Unfair and Unbalanced

Christine

by Hope Madden

There’s a moment in Christine – Antonio Campos’s clinical character study of ‘70s on-air reporter Christine Chubbuck – when a violently depressed Christine chastises her mother’s parenting. Had she been a better parent, maybe Christine would understand how the world worked.

There is such honest, bewildered frustration in that moment. With that single thought, a career-best Rebecca Hall exposes Chubbuck’s isolated, lonely, crippled soul.

We’re invited to join the stormy decline of Chubbuck’s life. An awkward, severe professional at odds with the era’s sensationalistic news trends, Chubbuck clashes with her Sarasota station’s news manager (Tracy Letts) and pines for its handsome anchor (Michael C. Hall).

Chubbuck’s professional frustrations and personal isolation come to a head simultaneously. Thanks to Hall’s meticulous performance, what we can see is that the emotionally brittle, deeply depressed Chubbuck hasn’t the resilience to contend with it.

Hall’s body language, her gait, her facial expressions and her speech amplify her character’s growing turmoil. It’s a creeping darkness that grows to be almost unbearable before bursting into an eye-of-the-storm calm that’s even eerier for its realism.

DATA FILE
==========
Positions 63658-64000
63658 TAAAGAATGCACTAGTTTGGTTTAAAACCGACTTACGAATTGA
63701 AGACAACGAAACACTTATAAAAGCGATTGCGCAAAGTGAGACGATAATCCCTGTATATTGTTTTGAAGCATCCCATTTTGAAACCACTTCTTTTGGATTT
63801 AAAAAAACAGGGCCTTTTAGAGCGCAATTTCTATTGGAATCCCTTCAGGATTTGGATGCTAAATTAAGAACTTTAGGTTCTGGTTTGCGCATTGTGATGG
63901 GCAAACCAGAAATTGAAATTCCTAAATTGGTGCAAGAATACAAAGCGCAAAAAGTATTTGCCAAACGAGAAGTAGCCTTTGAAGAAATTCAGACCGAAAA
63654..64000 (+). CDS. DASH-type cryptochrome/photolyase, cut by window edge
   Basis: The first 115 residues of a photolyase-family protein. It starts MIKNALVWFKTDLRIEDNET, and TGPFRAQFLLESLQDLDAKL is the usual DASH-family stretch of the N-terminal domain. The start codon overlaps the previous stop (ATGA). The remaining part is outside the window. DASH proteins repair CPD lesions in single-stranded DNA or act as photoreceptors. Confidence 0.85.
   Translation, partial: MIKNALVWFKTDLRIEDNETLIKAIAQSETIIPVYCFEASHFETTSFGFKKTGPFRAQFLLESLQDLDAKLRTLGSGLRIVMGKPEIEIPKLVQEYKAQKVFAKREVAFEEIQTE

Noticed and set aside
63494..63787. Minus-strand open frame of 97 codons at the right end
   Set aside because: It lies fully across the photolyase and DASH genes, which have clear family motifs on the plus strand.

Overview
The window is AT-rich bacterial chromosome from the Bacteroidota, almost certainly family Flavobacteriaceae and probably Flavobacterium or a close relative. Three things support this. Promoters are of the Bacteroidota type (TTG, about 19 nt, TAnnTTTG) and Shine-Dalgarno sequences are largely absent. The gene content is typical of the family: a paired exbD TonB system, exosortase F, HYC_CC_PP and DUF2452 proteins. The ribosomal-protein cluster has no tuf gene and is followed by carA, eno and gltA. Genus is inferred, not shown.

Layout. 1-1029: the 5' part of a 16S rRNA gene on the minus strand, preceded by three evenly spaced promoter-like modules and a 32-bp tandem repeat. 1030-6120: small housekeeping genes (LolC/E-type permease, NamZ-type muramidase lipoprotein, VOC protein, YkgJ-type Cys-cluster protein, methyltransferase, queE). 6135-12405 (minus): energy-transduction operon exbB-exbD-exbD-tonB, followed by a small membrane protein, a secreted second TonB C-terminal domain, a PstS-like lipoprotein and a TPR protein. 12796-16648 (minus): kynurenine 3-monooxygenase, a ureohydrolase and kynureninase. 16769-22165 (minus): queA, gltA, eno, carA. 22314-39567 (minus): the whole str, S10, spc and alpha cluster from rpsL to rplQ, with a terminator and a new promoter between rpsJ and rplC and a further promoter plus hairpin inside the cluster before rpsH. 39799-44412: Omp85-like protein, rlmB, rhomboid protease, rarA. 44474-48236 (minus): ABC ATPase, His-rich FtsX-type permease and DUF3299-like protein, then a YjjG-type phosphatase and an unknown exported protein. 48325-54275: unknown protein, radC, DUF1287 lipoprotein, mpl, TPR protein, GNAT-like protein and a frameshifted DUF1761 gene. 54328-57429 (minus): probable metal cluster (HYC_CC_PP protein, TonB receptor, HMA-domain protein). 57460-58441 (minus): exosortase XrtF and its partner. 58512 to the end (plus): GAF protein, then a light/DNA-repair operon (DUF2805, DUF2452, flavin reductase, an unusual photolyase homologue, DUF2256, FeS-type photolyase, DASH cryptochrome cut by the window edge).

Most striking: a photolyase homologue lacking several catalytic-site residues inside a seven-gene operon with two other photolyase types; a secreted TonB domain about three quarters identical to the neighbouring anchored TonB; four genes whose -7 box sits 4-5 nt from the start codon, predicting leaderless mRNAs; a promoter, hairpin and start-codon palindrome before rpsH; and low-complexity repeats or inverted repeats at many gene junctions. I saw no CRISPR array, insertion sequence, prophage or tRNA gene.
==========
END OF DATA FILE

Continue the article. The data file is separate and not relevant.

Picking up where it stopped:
Though Craig Shilowich’s screenplay leans too heavily on frustrated spinsterisms as a handy excuse for Chubbuck’s behavior, and Campos’s direction intentionally keeps Christine at arm’s length, Hall’s harrowing turn guarantees that Christine Chubbuck makes an impression.

Campos’s disturbing 2012 horror Simon Killer remained intentionally distant as well – a provocative approach that suited the mystery of the titular sociopath. Here, though, it feels too chilly, almost heartless.

That seems inappropriate, because neither Chubbuck nor those she left behind were heartless. In fact, one of the great successes in Hall’s performance is her ability to personify Chubbuck’s amazingly off-putting, alienating behavior while simultaneously pointing out that most of us are only a few social misjudgments away from pariah status ourselves.

Inevitably, the film feels like a 110-minute prelude to Chubbuck’s infamous on-air suicide, and that’s where Campos and Shilowich’s weaknesses show. What was at the heart of Chubbuck’s final display – institutional sexism, unending loneliness, mental illness, professional integrity, irony?

The filmmakers showed a great deal while exploring very little, but thanks to a performance likely to be remembered come awards season, Rebecca Hall makes sure Chubbuck’s struggle resonates.

Verdict-3-5-Stars

Countdown: Best in Horror, 2013

 

At one point, it looked like 2013 was going to be a bloody banner year for horror. Remember that time? We’d already seen the magnificence of the Evil Dead remake as well as the spooktacular glory of the original The Conjuring, and we still had You’re Next, The Purge, Insidious: Chapter 2 and Carrie to go? Too bad those last few couldn’t live up to expectations.

The year did produce a handful of really excellent horror flicks, though. Here is our Top 5.

5. Byzantium